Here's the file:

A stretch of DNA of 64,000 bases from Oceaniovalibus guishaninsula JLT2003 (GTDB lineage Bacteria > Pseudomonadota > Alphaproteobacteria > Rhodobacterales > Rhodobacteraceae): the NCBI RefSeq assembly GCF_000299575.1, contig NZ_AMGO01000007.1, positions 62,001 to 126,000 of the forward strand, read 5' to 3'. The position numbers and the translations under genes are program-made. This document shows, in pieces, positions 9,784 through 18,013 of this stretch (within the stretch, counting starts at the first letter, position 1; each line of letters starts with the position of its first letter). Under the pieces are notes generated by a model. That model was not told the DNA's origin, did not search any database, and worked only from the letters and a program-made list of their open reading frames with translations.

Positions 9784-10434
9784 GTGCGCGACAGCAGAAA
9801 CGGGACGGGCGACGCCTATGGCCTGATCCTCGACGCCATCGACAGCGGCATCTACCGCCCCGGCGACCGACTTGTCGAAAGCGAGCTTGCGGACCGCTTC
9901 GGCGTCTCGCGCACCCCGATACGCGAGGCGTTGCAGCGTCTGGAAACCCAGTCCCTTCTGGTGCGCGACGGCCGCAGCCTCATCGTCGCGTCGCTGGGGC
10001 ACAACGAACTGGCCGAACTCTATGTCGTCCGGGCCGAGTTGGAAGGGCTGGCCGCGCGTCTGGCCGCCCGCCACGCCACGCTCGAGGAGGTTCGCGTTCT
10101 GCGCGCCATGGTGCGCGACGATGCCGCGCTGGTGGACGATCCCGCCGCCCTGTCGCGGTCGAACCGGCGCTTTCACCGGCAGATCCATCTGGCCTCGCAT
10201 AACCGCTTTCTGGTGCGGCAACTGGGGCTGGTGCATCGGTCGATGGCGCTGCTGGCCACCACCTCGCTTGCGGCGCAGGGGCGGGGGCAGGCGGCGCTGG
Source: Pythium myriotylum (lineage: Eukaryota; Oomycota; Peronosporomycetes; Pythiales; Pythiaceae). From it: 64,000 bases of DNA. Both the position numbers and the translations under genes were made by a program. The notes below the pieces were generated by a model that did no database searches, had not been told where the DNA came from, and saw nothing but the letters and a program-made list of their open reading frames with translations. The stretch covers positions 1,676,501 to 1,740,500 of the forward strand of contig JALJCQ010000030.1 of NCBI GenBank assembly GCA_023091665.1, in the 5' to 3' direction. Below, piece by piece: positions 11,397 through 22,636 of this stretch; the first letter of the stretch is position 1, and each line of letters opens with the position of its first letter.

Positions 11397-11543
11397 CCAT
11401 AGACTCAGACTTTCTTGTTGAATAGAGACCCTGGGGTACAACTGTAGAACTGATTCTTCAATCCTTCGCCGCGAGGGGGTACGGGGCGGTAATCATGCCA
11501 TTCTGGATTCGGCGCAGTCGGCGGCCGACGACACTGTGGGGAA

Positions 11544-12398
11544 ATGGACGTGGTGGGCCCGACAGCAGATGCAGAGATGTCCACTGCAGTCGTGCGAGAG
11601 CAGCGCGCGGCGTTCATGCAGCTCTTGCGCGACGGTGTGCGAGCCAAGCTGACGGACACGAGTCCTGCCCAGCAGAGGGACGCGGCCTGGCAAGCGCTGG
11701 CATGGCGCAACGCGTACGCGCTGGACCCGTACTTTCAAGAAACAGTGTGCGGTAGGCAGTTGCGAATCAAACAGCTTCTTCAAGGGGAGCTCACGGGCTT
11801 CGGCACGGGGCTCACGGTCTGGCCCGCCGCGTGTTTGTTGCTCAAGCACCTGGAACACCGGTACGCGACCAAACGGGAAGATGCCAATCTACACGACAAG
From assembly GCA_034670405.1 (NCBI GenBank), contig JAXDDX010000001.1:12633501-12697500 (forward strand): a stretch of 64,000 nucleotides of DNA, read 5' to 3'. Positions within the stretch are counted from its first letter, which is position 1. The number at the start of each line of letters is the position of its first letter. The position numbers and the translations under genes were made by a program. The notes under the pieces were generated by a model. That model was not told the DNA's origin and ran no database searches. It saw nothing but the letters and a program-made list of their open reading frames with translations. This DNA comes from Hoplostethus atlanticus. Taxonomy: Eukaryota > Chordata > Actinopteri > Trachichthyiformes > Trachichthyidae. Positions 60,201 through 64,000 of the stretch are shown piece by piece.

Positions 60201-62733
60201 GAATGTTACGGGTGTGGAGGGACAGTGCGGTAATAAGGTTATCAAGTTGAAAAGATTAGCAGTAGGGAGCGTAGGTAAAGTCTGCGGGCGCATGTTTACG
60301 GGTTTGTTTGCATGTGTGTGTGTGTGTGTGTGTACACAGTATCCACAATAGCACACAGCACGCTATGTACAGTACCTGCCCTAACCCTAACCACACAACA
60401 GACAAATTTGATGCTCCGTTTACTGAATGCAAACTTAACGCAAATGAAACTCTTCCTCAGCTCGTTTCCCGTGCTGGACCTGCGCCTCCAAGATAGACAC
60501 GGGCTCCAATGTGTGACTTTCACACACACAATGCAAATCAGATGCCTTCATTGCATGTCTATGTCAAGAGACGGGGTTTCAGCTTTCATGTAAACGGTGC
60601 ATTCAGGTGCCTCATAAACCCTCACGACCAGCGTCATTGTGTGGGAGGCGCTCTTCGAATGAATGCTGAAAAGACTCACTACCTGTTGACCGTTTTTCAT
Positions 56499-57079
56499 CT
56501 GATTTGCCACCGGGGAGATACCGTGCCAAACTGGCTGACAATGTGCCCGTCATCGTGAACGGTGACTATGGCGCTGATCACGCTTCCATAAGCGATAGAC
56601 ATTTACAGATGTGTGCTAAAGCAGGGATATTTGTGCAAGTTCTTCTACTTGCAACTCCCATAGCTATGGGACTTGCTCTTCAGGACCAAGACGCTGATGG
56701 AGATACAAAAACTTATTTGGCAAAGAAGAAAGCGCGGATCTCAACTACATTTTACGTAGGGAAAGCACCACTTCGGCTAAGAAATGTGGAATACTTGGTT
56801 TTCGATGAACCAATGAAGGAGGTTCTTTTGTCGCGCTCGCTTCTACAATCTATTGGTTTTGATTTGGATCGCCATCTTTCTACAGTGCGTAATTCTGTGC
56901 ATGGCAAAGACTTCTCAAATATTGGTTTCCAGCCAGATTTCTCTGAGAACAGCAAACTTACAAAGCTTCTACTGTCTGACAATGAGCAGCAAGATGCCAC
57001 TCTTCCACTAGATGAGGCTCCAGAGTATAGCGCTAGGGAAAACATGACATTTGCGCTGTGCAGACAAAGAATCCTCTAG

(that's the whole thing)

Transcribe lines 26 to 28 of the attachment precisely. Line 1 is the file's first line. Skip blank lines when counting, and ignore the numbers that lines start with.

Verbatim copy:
Positions 56499-57079
56499 CT
56501 GATTTGCCACCGGGGAGATACCGTGCCAAACTGGCTGACAATGTGCCCGTCATCGTGAACGGTGACTATGGCGCTGATCACGCTTCCATAAGCGATAGAC